Scheduling County Cricket

I subscribe to The Cricketer, a glossy cricket magazine published in England. My copy arrives in Indiana by way of Budapest after about two months transit time. But it’s worth waiting for. In the last issue I received, there’s an interesting tournament design problem relating to the scheduling of round robins.

Here’s a small extract from a Cricketer article by Wasim Kahn, the head of county cricket for Leicestershire:

The idea behind the seeding system was that when you have an asymmetrical system such as 10 teams and 14 matches, if you are at the top end, you might not play some of the other top teams, and others will. There needed to be a fairer, robust seeding system. They are using experts who do this at top-level sport, so everybody buys into that. [The Cricketer, v. 16, no. 4, p. 13.]

Who are these experts? Apparently there’s a cadre of tourneygeeks in England who command universal respect. I’m in the wrong country. But wait. On the same spread there’s another article by BBC cricket expert David Townsend:

Now I have no problem with the invention of a ‘science’ that enables the thick but athletic sons and daughters of middle-class parents to accumulate as much student debt as their peers, but not when it comes to messing with the cricket season. [Ibid p. 12].

So maybe the tourneygeeks are not so universally respected, but at least they’re acknowledged to exist.

I’m a little hurt that the England and Wales Cricket Board did not seek me out for my expert advice. But I’m not one to hold a grudge, so I’ll solve their problem for them anyway. What’s a special relationship for if I can’t reach out across “the pond” to come to the aid of my thick but athletic colleagues.

Here’s the problem. Cricket is a Summer game, and the English Summer simply isn’t long enough to accommodate all of the cricket that people want to play. Back in the day, there was enough time, but that’s before the ECB decided that it really needed to run a full season for each of the three forms of the game.

Now there are 18 counties that play first class cricket. For many years, these were split into two divisions of nine teams each. There were 18 rounds in the championship, so the season could be run on a scrupulously fair pattern, with each team playing each other team twice, once at home, and once away, and drawing two byes.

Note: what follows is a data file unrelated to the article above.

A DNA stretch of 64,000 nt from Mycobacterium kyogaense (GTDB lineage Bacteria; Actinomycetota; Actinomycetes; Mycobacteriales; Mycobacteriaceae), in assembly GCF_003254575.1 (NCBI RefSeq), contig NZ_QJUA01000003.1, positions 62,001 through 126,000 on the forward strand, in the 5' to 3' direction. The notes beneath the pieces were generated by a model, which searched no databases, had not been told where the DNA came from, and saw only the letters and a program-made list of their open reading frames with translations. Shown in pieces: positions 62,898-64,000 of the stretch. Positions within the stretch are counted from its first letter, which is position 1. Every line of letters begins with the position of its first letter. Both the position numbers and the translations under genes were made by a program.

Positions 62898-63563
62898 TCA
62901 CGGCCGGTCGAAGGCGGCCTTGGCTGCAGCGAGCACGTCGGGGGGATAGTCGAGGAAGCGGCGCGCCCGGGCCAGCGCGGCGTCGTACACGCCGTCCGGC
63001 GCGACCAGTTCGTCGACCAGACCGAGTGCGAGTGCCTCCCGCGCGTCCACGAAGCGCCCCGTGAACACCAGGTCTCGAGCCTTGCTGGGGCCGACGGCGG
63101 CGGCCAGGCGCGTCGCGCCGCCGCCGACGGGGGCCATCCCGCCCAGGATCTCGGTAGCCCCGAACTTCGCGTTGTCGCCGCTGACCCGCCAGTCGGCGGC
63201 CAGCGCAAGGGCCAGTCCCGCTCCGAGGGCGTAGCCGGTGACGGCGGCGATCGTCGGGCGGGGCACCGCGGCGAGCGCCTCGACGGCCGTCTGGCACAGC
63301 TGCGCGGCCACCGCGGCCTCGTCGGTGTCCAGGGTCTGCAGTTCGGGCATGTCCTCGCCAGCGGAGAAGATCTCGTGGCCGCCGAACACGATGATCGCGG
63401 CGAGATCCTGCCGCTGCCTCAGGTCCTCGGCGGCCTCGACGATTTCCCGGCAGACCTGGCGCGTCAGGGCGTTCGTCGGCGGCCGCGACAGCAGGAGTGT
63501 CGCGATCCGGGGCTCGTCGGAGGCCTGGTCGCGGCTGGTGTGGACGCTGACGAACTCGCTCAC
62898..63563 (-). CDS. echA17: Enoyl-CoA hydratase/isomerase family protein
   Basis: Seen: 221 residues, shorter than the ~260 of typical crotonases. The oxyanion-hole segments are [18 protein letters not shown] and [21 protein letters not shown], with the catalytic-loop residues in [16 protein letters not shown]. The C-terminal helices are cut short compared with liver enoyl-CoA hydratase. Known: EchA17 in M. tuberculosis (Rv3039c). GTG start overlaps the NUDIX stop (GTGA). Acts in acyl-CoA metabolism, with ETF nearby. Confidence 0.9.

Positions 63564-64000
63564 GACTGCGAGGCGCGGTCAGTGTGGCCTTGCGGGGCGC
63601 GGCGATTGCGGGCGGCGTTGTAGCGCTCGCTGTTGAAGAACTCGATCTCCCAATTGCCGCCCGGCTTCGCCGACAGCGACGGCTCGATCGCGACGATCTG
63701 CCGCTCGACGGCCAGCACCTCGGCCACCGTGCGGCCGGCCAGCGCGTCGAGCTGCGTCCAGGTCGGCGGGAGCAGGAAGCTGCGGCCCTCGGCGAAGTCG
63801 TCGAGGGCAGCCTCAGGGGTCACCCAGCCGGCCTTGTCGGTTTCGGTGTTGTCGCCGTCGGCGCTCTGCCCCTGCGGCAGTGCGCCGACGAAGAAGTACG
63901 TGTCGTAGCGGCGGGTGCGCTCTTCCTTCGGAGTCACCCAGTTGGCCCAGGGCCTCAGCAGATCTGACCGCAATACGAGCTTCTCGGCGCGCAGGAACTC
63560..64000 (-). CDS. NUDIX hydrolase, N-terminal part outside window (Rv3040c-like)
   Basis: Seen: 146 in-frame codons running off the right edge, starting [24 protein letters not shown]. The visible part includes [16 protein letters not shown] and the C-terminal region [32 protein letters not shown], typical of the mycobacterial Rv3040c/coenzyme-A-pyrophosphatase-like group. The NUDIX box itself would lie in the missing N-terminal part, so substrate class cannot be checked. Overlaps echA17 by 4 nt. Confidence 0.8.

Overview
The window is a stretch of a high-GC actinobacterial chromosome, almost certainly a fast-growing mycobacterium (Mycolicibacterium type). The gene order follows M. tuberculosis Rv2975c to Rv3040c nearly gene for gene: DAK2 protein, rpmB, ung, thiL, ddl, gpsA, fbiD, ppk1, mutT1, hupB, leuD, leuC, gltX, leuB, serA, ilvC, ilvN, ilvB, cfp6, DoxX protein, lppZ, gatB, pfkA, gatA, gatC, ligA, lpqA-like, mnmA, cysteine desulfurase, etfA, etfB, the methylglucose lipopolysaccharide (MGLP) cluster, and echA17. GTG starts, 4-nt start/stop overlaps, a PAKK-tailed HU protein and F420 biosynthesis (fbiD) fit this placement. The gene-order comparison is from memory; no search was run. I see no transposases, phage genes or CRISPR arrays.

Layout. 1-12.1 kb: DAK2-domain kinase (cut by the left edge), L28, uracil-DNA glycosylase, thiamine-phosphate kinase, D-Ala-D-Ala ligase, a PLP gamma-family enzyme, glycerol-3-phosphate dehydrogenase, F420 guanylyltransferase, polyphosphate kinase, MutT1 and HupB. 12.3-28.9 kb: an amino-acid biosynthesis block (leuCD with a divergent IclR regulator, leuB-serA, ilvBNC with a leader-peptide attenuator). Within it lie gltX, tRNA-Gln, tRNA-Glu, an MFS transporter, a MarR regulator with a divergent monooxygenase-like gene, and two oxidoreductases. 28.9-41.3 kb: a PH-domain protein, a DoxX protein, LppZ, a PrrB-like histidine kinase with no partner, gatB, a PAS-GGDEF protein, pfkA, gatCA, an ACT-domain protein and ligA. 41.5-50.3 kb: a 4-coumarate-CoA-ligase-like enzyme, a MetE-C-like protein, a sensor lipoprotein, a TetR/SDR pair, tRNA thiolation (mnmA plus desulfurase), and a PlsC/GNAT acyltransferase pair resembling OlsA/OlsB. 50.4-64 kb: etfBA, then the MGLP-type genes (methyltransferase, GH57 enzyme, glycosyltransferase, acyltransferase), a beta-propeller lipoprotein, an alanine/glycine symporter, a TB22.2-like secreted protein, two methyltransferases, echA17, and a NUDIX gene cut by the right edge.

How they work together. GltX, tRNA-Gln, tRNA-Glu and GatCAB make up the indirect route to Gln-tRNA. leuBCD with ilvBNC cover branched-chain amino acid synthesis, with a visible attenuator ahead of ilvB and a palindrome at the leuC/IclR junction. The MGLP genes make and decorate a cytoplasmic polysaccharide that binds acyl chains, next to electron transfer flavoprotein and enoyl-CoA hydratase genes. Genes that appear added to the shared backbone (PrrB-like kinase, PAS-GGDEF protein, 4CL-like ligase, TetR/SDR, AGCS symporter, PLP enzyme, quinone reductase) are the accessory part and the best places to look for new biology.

But starting in 2017, the ECB decided that there was only time enough for fourteen rounds of first class cricket if there was also going to be time to play both T20 cricket and one-day cricket. The top division was limited to eight teams, so that it could continue to play a full double round robin. But the lower division, with ten teams and only the same 14 rounds would have to settle for less than a complete round robin.

But people are unhappy. Some of the teams that have fallen out of the top flight are old stalwarts of English County Cricket like Middlesex, who play their home matches at Lord’s (FN1). The powers that be want to expand the top division to ten teams, shrinking the second division to eight. And, while they’ve had a couple of years to work out how truncate the round robin for the ten-team division, they’re only worrying about it being really fair now that it’s the best teams that might suffer an inequity.

So, how do you decide which four rounds of the double round robin should get the axe?

The trick is not to include, in the second set of pairings, any in which the seeds are both even or both odd. Thus, seed 1 will have repeat fixtures against 2, 4, 6, 8, and 10, but not against 3, 5, 7, or 9. Seed 2 gets a second chance at 1, 3, 5, 7, and 9, but not at 4, 6, 8, or 10. And so forth.

Here’s how it works out. Start with a single, full round robin of the ten teams:

10RR

Since you want every team to play every other team at least once, you can use these nine sets of pairings directly. Now you need to generate another five rounds.

Start with the same nine rounds, but this time mark every match in which the seed numbers are both even or both odd:

2drr

These are the matches you don’t want. Reassemble the bits left over into five new rounds, which will be added to the first nine to make the full, 14-round schedule:

rr3

The point is that observing the even/odd rule means that the repeated matches will be distributed as evenly as possible through the seeds. It’s true that odd-numbered seeds have a small advantage. They always, for example, get to play the worst seed twice and never have to play the best seed twice. But absolute equality is not possible.

That’s it. I hope it helps.

We’re worried about you, over here – worried that about the time balls start crashing into stumps this year Britain will also be crashing out of the European Union.

On the bright side, if that happens my copy of The Cricketer may not be routed through Budapest.